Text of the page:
Year in Philippine Healthcare 2017
Jemar Nicdao, 28 Dec 2017
Mental Health Act moves forward
The House of Representatives’ approval of the Comprehensive Mental Health Act comes at a most opportune time and its being signed into law will definitely be a big boost to the thousands of Filipinos grappling with mental health issues.
"After being one of the few countries left without a mental health policy, the country is now one step closer to implementing a policy that will respond to the mental health needs of Filipinos," said Senator Risa Hontiveros, who stood as sponsor of the Senate version of the bill.
If enacted into law, an integration of the mental healthcare into the general health delivery system is to be expected. This will benefit the patients as well as the other stakeholders involved in the delivery of care for patients with mental health problems.
Entitlement to receiving evidence-based treatments will be granted to patients, and to practice their rights on an equal and non-discriminatory basis.
Dengvaxia’s impending danger
In 29 November this year, Dengvaxia manufacturer, Sanofi Pasteur, asked health authorities in countries where the dengue vaccine was approved to update the vaccine’s information provided to physicians and patients.
According to a statement by the pharmaceutical giant published 29 November 2017, a new analysis of long-term clinical trial data indicated differences in vaccine performance based on prior dengue infection.
“Based on up to six years of clinical data, the new analysis evaluated long-term safety and efficacy of Dengvaxia in people who had been infected with dengue prior to vaccination and those who had not. The analysis confirmed that Dengvaxia provides persistent protective benefit against dengue fever in those who had prior infection,” Sanofi’s statement read.
This incident has been dubbed as one of the biggest healthcare fiascos in the country.
Fight against HIV/AIDS continues
“The Philippines has become the country with the fastest growing HIV epidemic in Asia and the Pacific,” declared former health secretary, Dr Paulyn Ubial in August this year. In fact, according to the latest update from the Department of Health (DOH), 31 new cases of HIV are being recorded in the country every day.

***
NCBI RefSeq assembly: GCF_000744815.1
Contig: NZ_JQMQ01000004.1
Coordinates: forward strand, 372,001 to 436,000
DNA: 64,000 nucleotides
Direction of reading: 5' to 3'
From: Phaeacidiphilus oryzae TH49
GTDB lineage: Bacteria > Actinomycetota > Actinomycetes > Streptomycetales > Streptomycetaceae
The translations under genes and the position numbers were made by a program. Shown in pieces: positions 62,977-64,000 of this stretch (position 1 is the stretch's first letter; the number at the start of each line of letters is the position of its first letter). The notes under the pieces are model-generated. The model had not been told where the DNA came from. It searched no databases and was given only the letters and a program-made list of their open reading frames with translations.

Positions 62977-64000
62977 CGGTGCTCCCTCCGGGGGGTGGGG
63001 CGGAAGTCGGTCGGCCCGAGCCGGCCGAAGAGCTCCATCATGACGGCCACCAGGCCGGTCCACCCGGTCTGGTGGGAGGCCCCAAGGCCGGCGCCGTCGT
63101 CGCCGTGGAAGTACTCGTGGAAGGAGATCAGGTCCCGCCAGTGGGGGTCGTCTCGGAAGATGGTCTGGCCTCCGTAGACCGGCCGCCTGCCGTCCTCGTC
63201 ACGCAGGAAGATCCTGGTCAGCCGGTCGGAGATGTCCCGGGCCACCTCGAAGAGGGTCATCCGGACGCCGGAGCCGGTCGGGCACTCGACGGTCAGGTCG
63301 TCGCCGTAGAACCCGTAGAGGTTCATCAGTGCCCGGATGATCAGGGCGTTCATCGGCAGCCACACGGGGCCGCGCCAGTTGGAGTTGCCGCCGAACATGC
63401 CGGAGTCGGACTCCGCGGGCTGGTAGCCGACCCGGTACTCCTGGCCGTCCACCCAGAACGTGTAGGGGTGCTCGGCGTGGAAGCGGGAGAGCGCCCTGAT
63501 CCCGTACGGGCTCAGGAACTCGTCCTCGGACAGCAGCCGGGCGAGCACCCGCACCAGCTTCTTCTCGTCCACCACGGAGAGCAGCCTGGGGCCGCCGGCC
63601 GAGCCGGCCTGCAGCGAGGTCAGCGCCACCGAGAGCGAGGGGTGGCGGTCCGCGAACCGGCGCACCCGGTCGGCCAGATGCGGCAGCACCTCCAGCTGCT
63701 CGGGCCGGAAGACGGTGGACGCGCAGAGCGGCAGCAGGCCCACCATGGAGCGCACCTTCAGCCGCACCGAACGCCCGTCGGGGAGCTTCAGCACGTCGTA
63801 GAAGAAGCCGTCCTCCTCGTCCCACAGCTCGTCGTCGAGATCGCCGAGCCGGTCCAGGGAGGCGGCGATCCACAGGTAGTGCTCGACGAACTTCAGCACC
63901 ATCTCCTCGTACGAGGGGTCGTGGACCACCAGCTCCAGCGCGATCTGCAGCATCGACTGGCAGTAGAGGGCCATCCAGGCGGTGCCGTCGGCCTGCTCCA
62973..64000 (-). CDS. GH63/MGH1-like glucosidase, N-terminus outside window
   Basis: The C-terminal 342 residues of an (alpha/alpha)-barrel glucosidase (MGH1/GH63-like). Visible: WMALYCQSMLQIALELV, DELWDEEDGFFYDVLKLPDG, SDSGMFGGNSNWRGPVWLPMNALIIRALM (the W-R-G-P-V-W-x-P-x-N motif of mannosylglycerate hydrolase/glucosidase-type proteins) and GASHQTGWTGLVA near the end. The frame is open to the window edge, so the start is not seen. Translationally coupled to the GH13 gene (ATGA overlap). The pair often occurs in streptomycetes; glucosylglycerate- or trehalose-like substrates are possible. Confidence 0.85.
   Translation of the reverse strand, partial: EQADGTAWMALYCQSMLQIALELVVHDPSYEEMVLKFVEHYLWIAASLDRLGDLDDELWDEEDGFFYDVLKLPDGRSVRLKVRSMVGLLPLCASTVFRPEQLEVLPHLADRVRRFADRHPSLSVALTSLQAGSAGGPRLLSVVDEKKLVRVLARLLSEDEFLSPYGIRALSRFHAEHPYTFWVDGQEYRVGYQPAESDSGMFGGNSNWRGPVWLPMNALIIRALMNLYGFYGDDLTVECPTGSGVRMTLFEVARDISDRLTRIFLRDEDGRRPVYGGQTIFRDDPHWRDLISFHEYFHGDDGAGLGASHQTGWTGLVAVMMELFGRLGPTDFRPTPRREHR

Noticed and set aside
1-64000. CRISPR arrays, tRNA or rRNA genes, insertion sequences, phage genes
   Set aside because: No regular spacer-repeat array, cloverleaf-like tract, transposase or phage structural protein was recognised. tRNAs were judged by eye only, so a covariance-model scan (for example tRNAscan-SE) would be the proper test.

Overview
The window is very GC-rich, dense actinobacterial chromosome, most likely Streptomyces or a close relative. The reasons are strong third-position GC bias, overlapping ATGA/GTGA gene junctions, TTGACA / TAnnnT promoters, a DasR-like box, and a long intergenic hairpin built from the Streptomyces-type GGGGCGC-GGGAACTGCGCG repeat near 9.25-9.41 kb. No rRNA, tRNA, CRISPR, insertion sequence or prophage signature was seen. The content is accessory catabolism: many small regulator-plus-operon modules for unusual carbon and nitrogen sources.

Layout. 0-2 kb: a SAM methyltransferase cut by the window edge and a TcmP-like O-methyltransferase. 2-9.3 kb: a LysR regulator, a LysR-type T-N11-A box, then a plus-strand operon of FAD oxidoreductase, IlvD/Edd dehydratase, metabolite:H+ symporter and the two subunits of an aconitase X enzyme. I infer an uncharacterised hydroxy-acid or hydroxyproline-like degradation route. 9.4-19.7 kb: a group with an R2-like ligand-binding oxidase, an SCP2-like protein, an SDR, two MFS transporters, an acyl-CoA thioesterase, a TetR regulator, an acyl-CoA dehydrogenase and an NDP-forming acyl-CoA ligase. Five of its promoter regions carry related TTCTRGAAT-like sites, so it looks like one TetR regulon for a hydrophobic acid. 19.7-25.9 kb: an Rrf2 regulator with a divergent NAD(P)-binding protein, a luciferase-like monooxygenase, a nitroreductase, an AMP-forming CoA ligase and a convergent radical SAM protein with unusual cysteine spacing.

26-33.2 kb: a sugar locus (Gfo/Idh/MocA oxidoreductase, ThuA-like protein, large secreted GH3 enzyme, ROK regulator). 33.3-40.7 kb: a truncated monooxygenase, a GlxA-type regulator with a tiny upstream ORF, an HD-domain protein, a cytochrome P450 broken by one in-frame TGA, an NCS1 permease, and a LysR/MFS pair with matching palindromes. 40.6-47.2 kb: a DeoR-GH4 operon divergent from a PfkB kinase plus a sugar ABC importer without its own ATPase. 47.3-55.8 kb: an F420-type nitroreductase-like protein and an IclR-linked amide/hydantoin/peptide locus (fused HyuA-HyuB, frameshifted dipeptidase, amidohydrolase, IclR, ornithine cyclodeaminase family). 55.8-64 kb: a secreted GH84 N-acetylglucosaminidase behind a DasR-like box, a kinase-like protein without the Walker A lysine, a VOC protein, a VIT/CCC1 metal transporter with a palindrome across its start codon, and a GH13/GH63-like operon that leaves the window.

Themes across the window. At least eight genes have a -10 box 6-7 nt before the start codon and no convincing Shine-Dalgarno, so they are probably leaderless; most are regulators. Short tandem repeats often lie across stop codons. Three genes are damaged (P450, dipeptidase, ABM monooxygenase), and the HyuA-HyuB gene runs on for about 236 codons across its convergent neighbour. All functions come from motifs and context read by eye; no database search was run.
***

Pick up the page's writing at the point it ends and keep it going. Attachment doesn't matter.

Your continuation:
DOH’s Epidemiological Bureau has predicted the number of HIV-infected individuals in the Philippines to jump to 142,000 in 2022, or worse, 313,000 by the year 2030.
This sounded the alarm bells at the House of Representatives, where congressmen unanimously voted to revise the decades-old Philippine AIDS Prevention and Control Act of through House Bill 6617 or the Philippine HIV and AIDS Policy Act.
Ubial out as DOH Chief
Dr Paulyn Ubial’s appointment as the Secretary of the DOH last year was lauded by critics. Given her proven track record of advocating for public health in the country, various health groups were positive that Ubial’s leadership may bring to the health department. However, in October this year, the powerful Congressional Commission on Appointments withheld its consent regarding Ubial’s confirmation as the department’s secretary.
Appointed in her stead was Dr Francisco Duque, who is returning for a second term as the DOH secretary. He served in the same capacity for five years under the Arroyo administration. MIMS
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